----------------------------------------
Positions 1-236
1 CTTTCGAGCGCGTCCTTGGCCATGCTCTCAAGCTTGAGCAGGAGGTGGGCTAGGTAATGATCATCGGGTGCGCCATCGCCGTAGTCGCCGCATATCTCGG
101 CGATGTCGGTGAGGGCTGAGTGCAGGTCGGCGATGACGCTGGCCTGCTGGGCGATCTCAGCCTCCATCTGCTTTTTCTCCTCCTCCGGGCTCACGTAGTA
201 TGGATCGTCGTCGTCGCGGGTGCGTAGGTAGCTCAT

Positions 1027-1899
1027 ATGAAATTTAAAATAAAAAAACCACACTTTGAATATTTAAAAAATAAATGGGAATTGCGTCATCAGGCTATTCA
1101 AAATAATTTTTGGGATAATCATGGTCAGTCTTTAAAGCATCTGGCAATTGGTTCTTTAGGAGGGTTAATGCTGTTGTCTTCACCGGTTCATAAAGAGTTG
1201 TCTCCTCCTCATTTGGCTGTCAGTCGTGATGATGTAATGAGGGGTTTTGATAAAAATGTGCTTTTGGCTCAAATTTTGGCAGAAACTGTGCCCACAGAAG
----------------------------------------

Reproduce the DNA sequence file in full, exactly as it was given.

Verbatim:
Positions 1-236
1 CTTTCGAGCGCGTCCTTGGCCATGCTCTCAAGCTTGAGCAGGAGGTGGGCTAGGTAATGATCATCGGGTGCGCCATCGCCGTAGTCGCCGCATATCTCGG
101 CGATGTCGGTGAGGGCTGAGTGCAGGTCGGCGATGACGCTGGCCTGCTGGGCGATCTCAGCCTCCATCTGCTTTTTCTCCTCCTCCGGGCTCACGTAGTA
201 TGGATCGTCGTCGTCGCGGGTGCGTAGGTAGCTCAT

Positions 1027-1899
1027 ATGAAATTTAAAATAAAAAAACCACACTTTGAATATTTAAAAAATAAATGGGAATTGCGTCATCAGGCTATTCA
1101 AAATAATTTTTGGGATAATCATGGTCAGTCTTTAAAGCATCTGGCAATTGGTTCTTTAGGAGGGTTAATGCTGTTGTCTTCACCGGTTCATAAAGAGTTG
1201 TCTCCTCCTCATTTGGCTGTCAGTCGTGATGATGTAATGAGGGGTTTTGATAAAAATGTGCTTTTGGCTCAAATTTTGGCAGAAACTGTGCCCACAGAAG